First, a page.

• The Budget, which will be tabled in Parliament by the Finance Minister on 1st February is likely to address concerns around growth, inflation and spending.
  • Budget is the government’s blueprint on expenditure, taxes it plans to levy, and other transactions which affect the economy and lives of citizens.
  • According to Article 112 of the Indian Constitution, the Union Budget of a year is referred to as the Annual Financial Statement (AFS).
  • The Budget Division of the Department of Economic Affairs in the Finance Ministry is the nodal body responsible for preparing the Budget.

Important points:

  • All Government expenditure generates aggregate demand in the economy since it involves purchase of private goods and services by the Government sector.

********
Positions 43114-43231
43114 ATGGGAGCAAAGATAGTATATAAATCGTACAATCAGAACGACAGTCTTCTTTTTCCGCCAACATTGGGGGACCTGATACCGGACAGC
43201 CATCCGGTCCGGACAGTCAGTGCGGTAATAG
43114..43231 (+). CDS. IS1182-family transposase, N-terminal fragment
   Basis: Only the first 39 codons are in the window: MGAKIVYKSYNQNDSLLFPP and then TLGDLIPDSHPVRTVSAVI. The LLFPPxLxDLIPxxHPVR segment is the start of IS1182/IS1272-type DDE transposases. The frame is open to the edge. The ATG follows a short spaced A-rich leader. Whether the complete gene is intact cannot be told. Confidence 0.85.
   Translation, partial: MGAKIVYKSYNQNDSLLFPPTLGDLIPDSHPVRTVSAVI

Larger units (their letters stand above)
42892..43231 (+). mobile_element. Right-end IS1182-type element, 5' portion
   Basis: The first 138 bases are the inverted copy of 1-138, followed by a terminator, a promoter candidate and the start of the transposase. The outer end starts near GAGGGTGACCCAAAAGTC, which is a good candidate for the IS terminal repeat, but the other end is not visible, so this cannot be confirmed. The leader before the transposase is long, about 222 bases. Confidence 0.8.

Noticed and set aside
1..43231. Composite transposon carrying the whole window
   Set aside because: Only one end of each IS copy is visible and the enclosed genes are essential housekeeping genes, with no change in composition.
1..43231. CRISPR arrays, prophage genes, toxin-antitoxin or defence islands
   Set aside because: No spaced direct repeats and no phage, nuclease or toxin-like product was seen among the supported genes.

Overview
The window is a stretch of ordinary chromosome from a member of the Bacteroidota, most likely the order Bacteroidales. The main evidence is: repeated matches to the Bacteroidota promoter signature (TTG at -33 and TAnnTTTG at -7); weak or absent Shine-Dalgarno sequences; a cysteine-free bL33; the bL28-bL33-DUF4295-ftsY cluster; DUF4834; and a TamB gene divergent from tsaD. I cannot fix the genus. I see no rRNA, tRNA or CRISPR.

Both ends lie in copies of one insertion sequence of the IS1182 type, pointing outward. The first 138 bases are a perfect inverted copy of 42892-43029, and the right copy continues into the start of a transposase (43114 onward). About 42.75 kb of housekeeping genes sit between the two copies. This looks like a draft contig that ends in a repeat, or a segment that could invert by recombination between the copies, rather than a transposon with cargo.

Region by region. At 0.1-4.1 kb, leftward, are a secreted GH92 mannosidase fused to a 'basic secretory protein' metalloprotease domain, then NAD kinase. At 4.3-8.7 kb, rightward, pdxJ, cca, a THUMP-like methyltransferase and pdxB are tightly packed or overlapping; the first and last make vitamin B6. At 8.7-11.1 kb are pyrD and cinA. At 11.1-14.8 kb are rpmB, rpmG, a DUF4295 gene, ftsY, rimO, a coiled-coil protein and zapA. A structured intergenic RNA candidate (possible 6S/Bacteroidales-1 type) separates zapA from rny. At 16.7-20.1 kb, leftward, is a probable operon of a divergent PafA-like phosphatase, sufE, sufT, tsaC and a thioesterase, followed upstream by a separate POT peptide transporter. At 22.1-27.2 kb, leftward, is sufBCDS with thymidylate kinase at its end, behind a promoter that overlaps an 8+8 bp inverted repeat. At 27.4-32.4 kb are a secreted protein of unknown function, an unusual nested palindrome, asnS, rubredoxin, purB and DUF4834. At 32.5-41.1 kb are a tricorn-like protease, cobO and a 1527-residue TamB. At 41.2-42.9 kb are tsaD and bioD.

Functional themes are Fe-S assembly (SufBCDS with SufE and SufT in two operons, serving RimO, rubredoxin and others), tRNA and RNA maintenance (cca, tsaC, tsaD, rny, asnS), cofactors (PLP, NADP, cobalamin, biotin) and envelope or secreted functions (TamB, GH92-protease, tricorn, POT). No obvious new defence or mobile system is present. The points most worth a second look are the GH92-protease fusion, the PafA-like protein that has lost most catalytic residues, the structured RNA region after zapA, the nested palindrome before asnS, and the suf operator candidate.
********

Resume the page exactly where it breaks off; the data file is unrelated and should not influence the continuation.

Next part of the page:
• All tax and non-tax revenue reduces net income of the private sector and thereby leads to reduction in private and aggregate demand.
  • But except for exceptional circumstances, the GDP (Gross Domestic Product) revenue receipt and expenditure typically show a tendency to rise over time.
  • Thus, the trend in absolute value of expenditure and receipts in themselves has little use for meaningful analysis of the Budget.
  • The trend in expenditures and revenue is analysed either by the GDP or as growth rates after accounting for the inflation rate.
  • Reduction in expenditure GDP ratio or increase in revenue receipt-GDP ratio indicates the Government’s policy to reduce aggregate demand and vice-versa.
  • For similar reasons, reduction in fiscal deficit-GDP ratio and primary deficit-GDP ratios indicate Government policy of reducing demand and vice versa.
  • Since different components of expenditure and revenue can have different effects on income of different classes and social groups, the Budget also has implications for income distribution.
  • For example, revenue expenditure such as employment guarantee schemes or food subsidies can directly boost the income of the poor. Concession in corporate tax may directly and positively affect corporate incomes.


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